This is true as had a European war broken out in 1938, Germany would have had to fight on two fronts. Churchill’s opinion may be supported if Britain, France, Czechoslovakia and the USSR had all resisted as the Luftwaffe was not ready for an attack, the French were still the best army in Europe and Czech forces weren’t negligible. Source 9 disagrees with Source 7 as ‘unlike Churchill in 1938 Chamberlain had knowledge of what passed for the French war-plan. ’ A plan of which decided the French would ‘wait behind the Maginot Line untill British had expanded their Army’, a plan which would have relieved the Czechs.
This may be untrue as this strategy could have done little to help the Czechs and they assumed the German’s could be defeated in 10 days. It was also not wise to rely on the USSR seeing as Romania and Poland refused to let them cross their territory, moreover the Red Army was weakened by Stalin’s purges. The British public were also divided on the case, the majority favouring appeasement. Source 9 is ambiguous as it goes on to states that ‘The Chiefs were adamant that there nothing that either France of Britain could do to prevent Germany from overrunning Bohemia and deflecting a decisive defeat on Czechoslovakia.
This is disagreed with in Source 8 which states Munich was ‘a triumph for those who had preached equal justice between peoples. ’ This indicates the Author believes Britain didn’t get involved in Czechoslovakia because they condemned the right for the Sudeten German’s to self-determination rather than the British army simply not being ready. It may be argued that due to the Munich Settlement Hitler interpreted Britain and France as weak, agreed with by the USSR which made way for the Nazi-Soviet pact.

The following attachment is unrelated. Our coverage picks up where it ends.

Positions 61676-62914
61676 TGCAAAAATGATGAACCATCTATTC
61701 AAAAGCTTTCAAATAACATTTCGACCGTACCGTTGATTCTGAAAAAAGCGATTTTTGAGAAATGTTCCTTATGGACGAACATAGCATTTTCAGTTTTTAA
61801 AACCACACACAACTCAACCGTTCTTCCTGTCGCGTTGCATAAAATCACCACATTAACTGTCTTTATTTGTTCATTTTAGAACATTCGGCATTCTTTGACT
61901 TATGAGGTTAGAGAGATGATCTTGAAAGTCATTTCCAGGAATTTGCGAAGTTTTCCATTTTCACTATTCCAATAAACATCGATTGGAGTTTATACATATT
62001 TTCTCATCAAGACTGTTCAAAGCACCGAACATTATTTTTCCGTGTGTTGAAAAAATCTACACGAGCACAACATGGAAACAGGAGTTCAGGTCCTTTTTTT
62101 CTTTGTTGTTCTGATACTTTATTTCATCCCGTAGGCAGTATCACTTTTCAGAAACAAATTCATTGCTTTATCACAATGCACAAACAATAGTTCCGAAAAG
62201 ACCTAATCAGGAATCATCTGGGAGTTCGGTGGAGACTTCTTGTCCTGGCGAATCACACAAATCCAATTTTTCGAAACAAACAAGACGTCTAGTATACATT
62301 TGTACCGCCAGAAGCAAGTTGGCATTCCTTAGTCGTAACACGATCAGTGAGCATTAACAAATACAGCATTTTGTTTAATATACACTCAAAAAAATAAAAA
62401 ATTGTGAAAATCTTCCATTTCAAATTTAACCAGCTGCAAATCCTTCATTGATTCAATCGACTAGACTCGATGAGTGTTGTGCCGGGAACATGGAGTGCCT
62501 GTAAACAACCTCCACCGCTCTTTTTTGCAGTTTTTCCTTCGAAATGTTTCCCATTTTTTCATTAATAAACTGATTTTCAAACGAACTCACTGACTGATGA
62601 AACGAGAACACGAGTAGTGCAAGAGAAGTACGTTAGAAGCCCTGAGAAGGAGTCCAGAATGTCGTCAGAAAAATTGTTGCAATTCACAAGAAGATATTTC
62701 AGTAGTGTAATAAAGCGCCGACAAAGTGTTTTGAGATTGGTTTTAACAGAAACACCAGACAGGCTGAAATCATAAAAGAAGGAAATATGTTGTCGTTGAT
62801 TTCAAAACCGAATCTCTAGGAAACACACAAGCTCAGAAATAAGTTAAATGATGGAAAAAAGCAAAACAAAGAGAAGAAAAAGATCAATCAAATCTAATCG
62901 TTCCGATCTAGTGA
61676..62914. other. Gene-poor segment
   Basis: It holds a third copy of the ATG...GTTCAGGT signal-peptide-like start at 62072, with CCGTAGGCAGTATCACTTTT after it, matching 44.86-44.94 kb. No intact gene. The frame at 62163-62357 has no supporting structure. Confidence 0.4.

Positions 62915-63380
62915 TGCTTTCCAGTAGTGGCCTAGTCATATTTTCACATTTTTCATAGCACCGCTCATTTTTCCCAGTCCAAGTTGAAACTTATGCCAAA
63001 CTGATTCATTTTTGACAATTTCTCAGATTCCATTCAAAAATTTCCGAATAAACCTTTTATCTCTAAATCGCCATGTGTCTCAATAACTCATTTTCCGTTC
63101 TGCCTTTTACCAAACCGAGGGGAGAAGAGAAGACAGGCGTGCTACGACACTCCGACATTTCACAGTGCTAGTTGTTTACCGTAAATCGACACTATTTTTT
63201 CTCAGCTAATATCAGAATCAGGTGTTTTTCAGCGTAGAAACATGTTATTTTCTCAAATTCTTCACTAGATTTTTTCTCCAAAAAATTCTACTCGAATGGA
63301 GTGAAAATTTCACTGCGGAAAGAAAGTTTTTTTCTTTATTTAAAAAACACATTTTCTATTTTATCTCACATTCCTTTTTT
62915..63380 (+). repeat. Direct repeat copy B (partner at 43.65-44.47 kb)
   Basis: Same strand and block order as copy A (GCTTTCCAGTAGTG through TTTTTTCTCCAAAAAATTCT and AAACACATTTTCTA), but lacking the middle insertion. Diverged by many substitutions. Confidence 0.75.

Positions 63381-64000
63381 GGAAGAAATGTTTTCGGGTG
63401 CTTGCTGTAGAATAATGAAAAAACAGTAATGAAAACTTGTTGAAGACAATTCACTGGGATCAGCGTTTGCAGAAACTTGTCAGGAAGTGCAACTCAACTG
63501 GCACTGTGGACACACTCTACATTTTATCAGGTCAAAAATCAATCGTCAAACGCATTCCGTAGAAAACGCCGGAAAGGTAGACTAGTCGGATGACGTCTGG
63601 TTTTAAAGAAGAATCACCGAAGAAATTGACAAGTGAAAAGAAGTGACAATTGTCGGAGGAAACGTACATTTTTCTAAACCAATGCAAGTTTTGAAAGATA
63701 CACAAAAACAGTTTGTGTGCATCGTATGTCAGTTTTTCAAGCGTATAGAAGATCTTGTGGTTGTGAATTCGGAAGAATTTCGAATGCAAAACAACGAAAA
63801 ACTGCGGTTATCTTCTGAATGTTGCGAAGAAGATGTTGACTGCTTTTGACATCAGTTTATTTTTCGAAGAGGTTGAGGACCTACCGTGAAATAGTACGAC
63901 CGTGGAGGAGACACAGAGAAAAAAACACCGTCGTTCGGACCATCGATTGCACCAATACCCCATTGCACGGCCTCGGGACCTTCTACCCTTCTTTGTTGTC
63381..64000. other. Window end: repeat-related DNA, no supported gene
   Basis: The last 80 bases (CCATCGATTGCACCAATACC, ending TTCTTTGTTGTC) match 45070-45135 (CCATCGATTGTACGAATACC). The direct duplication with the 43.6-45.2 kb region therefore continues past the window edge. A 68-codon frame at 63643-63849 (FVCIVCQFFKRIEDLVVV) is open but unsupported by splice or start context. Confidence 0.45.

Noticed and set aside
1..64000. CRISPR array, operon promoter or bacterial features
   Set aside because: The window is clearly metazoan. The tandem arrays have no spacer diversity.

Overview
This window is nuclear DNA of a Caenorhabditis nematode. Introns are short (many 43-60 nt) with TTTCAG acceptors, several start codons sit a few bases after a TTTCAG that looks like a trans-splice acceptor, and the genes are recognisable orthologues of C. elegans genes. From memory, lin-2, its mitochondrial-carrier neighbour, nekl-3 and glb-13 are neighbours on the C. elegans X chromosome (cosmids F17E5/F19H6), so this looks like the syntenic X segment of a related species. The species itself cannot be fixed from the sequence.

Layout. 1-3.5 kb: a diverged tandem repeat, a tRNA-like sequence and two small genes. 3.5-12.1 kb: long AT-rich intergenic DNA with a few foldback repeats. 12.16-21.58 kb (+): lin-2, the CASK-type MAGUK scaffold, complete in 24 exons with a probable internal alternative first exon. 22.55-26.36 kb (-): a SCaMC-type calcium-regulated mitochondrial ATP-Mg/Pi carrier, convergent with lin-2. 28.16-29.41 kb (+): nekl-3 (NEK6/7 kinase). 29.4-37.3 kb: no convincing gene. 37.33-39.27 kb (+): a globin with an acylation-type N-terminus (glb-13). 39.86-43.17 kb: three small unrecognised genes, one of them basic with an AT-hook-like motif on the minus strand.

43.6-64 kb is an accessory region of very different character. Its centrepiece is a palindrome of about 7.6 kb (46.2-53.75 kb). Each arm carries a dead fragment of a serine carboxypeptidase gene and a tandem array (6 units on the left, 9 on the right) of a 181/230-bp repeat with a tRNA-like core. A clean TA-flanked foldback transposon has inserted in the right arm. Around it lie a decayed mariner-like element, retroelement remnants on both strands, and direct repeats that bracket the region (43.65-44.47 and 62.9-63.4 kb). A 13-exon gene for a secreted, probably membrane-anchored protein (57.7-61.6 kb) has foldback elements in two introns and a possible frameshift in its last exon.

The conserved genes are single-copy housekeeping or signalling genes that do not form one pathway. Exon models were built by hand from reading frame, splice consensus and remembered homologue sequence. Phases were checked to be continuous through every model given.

Any opposition of Hitler at this point in German was now stopped and his position in Germany was henceforth strengthened. However it is important to remember that British foreign policy at this time was not passive appeasement as the settlement allowed Hitler to sign the Anglo-German Declaration, agreeing to settle future questions arising between Britain and Germany peacefully. Moreover the settlement allowed for British rearmament – Halifax called for completion of the radar chain and increased spending on the RAF, however there was no increased expenditure on the Army’s field force.
Although Chamberlain emphasised that foreign policy was still appeasement and that that rearmament had been instated simply as insurance. Overall the Munich Settlement was not an easy choice for Chamberlain as the results of appeasement or resistance both could have ended with disastrous consequences. It is important to address that the settlement was humiliating and betraying to the Czech’s who lost a great amount after the German invasion as shown in Source 7. The settlement also allowed for the German army and crucially, Hitler’s position in Germany to be strengthened.
However had Chamberlain immediately resisted Hitler’s intention to invade Czech, the British Armed Forces would have been far from prepared, and despite German forces being weaker before the Munich Settlement as Churchill states in Source 7, the likelihood of Britain defeating Germany was still not secure due to the French staying behind the Maginot Line, USSR being unreliable and South Africa and Australia’s reluctance to go to war. So altogether the Munich Settlement may be seen as a triumph as it vitally bought time for Britain to start rearming which if they had not done could have resulted in Britain losing WW2.